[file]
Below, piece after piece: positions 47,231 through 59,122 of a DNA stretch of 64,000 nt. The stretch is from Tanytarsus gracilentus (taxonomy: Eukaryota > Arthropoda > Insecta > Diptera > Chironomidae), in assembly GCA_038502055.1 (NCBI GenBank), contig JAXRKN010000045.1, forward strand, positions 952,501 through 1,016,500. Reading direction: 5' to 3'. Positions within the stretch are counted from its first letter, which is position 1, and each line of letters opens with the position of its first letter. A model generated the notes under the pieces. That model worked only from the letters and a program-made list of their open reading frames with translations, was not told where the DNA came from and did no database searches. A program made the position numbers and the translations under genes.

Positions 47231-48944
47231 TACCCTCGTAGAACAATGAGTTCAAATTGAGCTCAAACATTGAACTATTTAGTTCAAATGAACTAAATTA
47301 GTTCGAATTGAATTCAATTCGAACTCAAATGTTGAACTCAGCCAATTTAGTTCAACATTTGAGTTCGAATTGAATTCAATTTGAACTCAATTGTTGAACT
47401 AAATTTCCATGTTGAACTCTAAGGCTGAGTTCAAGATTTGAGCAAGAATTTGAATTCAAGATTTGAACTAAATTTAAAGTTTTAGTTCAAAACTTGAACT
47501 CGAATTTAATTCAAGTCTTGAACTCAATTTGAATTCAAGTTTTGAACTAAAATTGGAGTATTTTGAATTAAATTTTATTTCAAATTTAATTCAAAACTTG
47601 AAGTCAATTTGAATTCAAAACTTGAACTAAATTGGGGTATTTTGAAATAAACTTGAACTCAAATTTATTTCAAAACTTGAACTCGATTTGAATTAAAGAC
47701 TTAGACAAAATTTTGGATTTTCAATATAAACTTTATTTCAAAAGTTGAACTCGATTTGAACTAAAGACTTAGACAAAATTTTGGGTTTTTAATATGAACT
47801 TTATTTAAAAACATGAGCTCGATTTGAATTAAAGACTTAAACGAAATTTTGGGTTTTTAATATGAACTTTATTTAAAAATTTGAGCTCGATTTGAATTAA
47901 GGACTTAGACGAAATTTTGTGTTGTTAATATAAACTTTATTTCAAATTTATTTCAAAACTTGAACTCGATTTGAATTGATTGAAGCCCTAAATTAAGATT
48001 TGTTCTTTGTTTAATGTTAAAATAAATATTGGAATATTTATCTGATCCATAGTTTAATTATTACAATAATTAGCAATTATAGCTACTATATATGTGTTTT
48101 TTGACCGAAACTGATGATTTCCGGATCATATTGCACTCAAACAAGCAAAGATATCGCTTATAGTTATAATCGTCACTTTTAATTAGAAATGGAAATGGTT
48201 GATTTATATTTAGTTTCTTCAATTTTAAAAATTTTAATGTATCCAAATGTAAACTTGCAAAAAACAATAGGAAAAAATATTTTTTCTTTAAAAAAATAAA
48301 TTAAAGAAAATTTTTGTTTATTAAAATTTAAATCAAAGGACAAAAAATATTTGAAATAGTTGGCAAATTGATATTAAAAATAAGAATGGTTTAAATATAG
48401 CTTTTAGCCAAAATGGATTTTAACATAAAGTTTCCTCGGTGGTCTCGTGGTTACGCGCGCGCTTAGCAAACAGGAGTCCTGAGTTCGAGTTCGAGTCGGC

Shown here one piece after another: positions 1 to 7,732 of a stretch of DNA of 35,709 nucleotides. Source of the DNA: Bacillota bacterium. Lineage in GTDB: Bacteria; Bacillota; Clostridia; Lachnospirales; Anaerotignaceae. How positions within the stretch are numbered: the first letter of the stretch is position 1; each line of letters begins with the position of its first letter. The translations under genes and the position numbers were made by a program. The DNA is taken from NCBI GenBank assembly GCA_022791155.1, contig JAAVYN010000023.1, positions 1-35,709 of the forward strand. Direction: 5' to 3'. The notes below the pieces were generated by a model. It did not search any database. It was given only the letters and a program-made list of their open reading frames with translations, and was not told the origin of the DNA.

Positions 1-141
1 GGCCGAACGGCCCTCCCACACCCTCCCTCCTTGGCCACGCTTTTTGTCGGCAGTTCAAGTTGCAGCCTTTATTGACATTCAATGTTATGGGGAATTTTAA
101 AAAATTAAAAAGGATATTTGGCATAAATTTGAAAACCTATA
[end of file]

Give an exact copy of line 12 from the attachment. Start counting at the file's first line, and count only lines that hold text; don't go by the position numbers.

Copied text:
48101 TTGACCGAAACTGATGATTTCCGGATCATATTGCACTCAAACAAGCAAAGATATCGCTTATAGTTATAATCGTCACTTTTAATTAGAAATGGAAATGGTT